Today, my friend Jean asked me a fundamental question about content marketing. How do we create meaningful content for people or industries when we lack the proper domain knowledge?
For example, if you’ve been hired to write for a technology startup, but only have passing knowledge of the tech at hand, how is possible to create something worth reading, listening to, or watching for the prospective audience; an audience who, more than likely, possess deep troves of industry knowledge that surpasses your wildest imagination?
First, recognize that this is normal. Great writers and content producers aren’t always domain experts, nor are domain experts often great at producing incredible content.
Second, while the luckiest position to be in is that of the domain expert when it comes to creating content, domain expertise also has its downsides.
For example, I’ve been a “coworking expert” for a few years now. But that expertise is based on a narrow experience and scope of the industry. Which means I’m liable to create content based on a limited supply of information; material that could be, at best, terribly biased or, at worst, disastrously foolish. While domain expertise makes content creation a fair bit easier, it also tends to limit your exploration of new ideas and media.
So, what strategies do non-domain-experts use to generate great content when they have no clue what they’re talking about? There are three.
Don’t underestimate the awesome power of conversation. Interviews with people more “in” than you can generate amazing insights. What’s more, because you don’t have an insiders perspective (at least not yet) you can see things differently. You’ll latch onto concepts that others miss because you don’t have their same tunnel vision.
Interviews don’t need to be with keynote speakers at the annual industry conference. They need to be with somebody who has something interesting to say, and more knowledge about the industry than you.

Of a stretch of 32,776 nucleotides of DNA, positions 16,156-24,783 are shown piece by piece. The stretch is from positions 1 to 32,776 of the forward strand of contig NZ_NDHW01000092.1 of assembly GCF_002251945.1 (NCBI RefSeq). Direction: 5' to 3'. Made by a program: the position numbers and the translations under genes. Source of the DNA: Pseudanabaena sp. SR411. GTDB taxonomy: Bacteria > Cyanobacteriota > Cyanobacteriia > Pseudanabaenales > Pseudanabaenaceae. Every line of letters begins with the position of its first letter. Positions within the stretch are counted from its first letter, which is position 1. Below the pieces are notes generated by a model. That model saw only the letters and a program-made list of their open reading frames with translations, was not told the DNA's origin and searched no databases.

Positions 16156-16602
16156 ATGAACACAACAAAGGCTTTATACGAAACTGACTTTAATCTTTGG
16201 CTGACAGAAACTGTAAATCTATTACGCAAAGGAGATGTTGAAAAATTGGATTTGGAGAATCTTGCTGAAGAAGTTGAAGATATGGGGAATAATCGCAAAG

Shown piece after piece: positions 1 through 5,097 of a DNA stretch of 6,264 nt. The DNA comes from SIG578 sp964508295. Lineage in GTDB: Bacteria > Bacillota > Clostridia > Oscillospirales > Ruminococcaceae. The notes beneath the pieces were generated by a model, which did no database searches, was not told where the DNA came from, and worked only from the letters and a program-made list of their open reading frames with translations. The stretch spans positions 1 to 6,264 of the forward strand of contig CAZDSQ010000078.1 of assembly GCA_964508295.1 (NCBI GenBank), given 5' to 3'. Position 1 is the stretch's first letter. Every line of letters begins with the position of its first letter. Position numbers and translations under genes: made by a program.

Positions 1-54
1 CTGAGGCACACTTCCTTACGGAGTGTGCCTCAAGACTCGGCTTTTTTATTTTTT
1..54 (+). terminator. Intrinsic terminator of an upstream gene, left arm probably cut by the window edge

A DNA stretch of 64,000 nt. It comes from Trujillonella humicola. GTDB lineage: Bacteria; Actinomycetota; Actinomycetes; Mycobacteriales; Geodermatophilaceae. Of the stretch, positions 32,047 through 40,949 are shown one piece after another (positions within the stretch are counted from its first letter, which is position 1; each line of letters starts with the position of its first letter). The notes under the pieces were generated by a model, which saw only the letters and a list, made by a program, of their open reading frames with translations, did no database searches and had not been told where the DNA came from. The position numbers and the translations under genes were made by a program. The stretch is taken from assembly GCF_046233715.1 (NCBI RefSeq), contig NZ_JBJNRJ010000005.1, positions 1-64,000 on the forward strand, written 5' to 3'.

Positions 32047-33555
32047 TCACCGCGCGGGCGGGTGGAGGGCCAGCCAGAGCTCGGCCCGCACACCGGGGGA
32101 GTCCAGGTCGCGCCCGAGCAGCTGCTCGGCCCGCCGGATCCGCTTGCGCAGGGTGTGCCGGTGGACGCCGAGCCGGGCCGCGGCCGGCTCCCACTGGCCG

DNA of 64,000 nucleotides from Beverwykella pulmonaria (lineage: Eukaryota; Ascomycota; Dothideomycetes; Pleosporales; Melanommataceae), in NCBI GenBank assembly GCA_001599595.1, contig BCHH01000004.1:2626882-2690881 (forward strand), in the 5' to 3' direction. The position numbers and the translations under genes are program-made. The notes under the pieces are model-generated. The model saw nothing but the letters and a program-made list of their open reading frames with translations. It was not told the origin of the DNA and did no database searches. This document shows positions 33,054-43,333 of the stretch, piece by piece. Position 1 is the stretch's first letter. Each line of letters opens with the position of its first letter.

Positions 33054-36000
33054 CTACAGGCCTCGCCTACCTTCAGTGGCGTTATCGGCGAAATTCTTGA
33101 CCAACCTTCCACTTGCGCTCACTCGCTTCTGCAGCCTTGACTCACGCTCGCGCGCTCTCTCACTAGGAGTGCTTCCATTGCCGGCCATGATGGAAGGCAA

You can record these interviews as a podcast or for useful reference material for an article.
You can conduct these interviews with customers, suppliers, or even employees within your organization. All of them have something interesting to say. Your job is to take the raw data and make it sing.
One of the best ways to get an all-access pass to expert-level domain knowledge is to become an insider. Join all the Facebook groups. Go to all the conferences. Watch all the Youtube videos. Give yourself a crash course on the subject, then go more in-depth.
Writing about ecommerce? Start your own online store as a test.
Vlogging about wine? Take a job at a local wine bar, no matter how low the position.
Podcasting about psychology? Start recording conversations with your friends majoring in the subject at university.
This is the good ol’ fashioned tactic I like to call studying. However, I think about studying differently.
I like to learn with what I call passive intent.
Passive in the sense that I’m not aiming to get anything specific out of the material.
Intent in the sense that I do intend to get something out of the material with every pass through it.
So gather all the podcasts, audiobooks, books, and blogs you can find on your topic. Keep them at the ready, so you have material you can start absorbing between projects, on your commute to work, or while on the can. If you lose your train of thought, don’t worry, that’s not the point. You can go back to review what you missed if you want, or you can keep going.
I’ve sometimes found myself missing near-on entire chapters of audiobooks because I was doing something else while listening.
This approach works because I don’t listen to or read books once. I’ve become an “expert” in various topics, not because I’ve listened to many different audiobooks or podcasts on the subject, but because I’ve listened to the same ones more than 20 times. You’d be surprised at the stuff that seeps in, even when you think you’re not paying attention, and you’ll be confounded when you hear a brilliant bit of insight that you somehow missed on the last listen-through.